Commonly, buyers are responsible for paying the costs associated with:

  • Title search;
  • Legal fees; and
  • Recording costs.

When summed up, these costs tend to fall in the 1%-2% range of the property purchase price. In case the buyer cannot attend the closing in person or remotely, it is possible to execute a Power of Attorney authorizing a trustworthy third-party to represent the buyer at the transaction closing.

Financing a Property in Florida

When applying for credit, lenders determine credit risk by examining credit scores. This way, before applying for a US mortgage as a foreigner, the buyer must first establish credit and earn a good credit score. Any buyer interested in mortgage options for financing a property in Florida should consider banks with global operations. These well-established financial entities will have the necessary expertise to verify credit established abroad and to provide the process’ guidelines.

Commonly, qualified foreign buyers with a 30%-40% down payment will be able to obtain financing for a property in Florida. Many banks require foreigners to give a minimum amount of money on deposit, so be aware.

Paying All Cash for a Property in Florida

Non-US citizens can purchase real estate in Florida paying all cash. Nonetheless, U.S. law provides that all-cash real estate transactions over USD $10,000 must be reported to the Federal Government.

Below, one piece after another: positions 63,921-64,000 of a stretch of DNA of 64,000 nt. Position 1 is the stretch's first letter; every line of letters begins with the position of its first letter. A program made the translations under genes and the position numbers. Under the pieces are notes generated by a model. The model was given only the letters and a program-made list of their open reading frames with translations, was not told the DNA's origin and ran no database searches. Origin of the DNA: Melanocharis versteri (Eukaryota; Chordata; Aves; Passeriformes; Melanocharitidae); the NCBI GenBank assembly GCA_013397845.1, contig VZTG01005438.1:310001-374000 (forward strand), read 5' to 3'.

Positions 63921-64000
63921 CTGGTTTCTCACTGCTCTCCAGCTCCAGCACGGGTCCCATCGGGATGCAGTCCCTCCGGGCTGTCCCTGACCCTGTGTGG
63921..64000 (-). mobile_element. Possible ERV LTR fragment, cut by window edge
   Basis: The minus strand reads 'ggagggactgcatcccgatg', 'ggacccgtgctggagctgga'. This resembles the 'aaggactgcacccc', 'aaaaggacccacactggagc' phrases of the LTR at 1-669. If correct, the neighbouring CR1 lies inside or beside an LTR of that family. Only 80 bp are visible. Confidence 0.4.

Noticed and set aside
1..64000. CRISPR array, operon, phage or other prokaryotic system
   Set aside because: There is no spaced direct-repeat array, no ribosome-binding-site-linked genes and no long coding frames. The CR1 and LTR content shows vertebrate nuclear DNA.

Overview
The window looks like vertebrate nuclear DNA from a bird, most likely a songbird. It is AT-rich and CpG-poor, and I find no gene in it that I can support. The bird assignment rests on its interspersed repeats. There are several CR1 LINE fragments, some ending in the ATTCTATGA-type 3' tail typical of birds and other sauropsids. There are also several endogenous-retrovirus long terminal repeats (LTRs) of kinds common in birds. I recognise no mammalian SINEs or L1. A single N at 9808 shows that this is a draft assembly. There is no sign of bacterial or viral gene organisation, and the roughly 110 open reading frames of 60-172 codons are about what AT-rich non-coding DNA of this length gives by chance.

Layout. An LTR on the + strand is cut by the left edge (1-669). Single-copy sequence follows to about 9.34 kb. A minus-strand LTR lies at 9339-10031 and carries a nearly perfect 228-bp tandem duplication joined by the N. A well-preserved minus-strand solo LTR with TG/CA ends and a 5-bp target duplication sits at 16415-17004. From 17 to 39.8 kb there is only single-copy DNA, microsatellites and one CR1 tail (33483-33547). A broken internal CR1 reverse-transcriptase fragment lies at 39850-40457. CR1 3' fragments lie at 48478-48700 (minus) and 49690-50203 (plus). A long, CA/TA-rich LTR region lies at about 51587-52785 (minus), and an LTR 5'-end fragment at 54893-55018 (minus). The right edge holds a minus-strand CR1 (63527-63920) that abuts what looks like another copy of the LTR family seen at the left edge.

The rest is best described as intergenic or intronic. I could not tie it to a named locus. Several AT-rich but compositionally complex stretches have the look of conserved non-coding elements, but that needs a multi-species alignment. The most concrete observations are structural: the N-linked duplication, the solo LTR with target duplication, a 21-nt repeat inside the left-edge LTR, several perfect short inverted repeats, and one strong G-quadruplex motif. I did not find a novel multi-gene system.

Typically, the largest number of cash buyers in Florida are concentrated in the luxury market in the Southern portion of the state. However, there are also cash buyers in all price levels of the condo market. While most tend to be individual investors or groups of investors, some non-investor individuals are paying all cash for properties intended for personal use.

Buying US Real Estate as a Foreigner – Attention to Detail

Non-US citizens interested in buying real estate in Florida can do it in their own names or through a legal entity. In this case, the term legal entity includes limited partnerships, corporations, joint ventures, trusts, or limited liability companies.

It is important to note that the structure by which a foreign buyer purchases a real estate property may affect taxes. Housing cooperatives are not considered real property and often have rules prohibiting foreign ownership.

 

 

Romy B. Jurado, Esq.
Originally from Peru, Romy moved to the United States with the entrepreneurial dream of becoming an attorney and starting her own business. And today, she is living proof that dreams really do come true. As a founder of Jurado & Farshchian, P.L., a reputable business, real estate, and immigration law firm, Romy’s practice is centered primarily around domestic and international business transactions – with a strong emphasis on corporate formation, stock and asset sales, contract drafting, and business immigration. Romy frequently counsels the Peruvian Consulate General in Miami with a variety of U.S. related legal matters.  You can learn more about Ms. Jurado at https://jflawfirm.com/.  

The opinions of any particular author are not necessarily the opinions of Attorneys' Real Estate Councils of Florida, Inc., any of the local Real Estate Councils or Attorneys’ Title Fund Services, LLC.